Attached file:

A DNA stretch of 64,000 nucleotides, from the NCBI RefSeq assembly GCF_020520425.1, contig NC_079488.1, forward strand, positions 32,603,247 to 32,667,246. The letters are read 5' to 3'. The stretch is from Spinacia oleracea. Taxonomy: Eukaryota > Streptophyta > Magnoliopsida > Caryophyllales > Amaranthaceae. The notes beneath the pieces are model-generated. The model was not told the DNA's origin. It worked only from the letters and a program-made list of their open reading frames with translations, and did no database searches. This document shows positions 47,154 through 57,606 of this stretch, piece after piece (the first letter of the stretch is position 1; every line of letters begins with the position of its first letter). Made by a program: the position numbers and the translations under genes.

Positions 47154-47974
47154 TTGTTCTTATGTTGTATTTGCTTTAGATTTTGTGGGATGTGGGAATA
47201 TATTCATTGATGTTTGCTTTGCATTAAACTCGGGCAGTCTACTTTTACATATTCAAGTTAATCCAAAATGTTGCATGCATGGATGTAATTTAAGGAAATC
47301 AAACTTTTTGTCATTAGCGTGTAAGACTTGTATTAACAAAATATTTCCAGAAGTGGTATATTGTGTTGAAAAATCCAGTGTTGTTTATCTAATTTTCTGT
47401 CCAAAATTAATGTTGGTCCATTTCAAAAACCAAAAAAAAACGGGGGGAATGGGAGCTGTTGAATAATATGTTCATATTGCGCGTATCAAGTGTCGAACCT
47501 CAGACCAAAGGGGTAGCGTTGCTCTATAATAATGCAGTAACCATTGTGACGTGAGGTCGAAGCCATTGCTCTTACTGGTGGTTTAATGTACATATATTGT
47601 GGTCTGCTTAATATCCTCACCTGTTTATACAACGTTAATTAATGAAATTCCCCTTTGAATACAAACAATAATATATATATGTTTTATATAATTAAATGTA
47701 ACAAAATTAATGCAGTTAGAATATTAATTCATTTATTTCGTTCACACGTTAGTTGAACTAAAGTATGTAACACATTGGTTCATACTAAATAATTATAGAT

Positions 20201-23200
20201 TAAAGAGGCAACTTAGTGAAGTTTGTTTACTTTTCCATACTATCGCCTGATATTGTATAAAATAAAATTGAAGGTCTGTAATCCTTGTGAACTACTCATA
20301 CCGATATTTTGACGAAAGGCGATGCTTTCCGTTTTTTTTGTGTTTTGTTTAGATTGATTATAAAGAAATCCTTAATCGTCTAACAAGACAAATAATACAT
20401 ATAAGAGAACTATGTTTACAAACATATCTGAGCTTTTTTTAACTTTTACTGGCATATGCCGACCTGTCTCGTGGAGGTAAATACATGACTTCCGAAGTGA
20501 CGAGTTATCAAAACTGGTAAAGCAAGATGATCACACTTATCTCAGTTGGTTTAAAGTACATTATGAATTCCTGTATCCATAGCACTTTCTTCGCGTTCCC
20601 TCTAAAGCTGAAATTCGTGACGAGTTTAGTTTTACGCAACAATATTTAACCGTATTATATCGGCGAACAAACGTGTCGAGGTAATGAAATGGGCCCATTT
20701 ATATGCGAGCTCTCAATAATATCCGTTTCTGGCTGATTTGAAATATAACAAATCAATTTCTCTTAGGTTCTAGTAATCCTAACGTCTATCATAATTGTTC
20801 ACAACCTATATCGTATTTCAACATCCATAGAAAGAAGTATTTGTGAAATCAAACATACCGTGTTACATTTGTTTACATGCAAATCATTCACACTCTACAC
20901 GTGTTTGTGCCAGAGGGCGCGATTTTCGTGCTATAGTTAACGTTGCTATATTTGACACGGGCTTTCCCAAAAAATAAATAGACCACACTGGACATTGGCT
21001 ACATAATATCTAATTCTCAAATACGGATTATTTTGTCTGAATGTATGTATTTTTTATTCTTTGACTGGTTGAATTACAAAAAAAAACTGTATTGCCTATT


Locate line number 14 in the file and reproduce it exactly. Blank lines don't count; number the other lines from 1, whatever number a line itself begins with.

20501 CGAGTTATCAAAACTGGTAAAGCAAGATGATCACACTTATCTCAGTTGGTTTAAAGTACATTATGAATTCCTGTATCCATAGCACTTTCTTCGCGTTCCC